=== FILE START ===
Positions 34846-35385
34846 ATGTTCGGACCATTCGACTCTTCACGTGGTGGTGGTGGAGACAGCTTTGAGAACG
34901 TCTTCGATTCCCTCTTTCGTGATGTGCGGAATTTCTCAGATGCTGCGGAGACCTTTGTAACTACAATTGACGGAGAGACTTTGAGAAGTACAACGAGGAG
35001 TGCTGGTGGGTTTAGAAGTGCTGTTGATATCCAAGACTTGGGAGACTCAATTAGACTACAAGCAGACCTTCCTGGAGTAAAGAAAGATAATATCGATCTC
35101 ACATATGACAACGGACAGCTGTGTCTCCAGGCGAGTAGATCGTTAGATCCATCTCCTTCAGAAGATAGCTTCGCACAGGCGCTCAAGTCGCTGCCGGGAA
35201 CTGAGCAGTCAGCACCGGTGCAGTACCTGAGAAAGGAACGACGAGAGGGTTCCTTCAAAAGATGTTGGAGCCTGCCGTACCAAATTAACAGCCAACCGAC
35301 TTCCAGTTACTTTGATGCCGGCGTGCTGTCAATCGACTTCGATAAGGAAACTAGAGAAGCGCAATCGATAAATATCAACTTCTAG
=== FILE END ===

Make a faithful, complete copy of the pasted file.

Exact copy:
Positions 34846-35385
34846 ATGTTCGGACCATTCGACTCTTCACGTGGTGGTGGTGGAGACAGCTTTGAGAACG
34901 TCTTCGATTCCCTCTTTCGTGATGTGCGGAATTTCTCAGATGCTGCGGAGACCTTTGTAACTACAATTGACGGAGAGACTTTGAGAAGTACAACGAGGAG
35001 TGCTGGTGGGTTTAGAAGTGCTGTTGATATCCAAGACTTGGGAGACTCAATTAGACTACAAGCAGACCTTCCTGGAGTAAAGAAAGATAATATCGATCTC
35101 ACATATGACAACGGACAGCTGTGTCTCCAGGCGAGTAGATCGTTAGATCCATCTCCTTCAGAAGATAGCTTCGCACAGGCGCTCAAGTCGCTGCCGGGAA
35201 CTGAGCAGTCAGCACCGGTGCAGTACCTGAGAAAGGAACGACGAGAGGGTTCCTTCAAAAGATGTTGGAGCCTGCCGTACCAAATTAACAGCCAACCGAC
35301 TTCCAGTTACTTTGATGCCGGCGTGCTGTCAATCGACTTCGATAAGGAAACTAGAGAAGCGCAATCGATAAATATCAACTTCTAG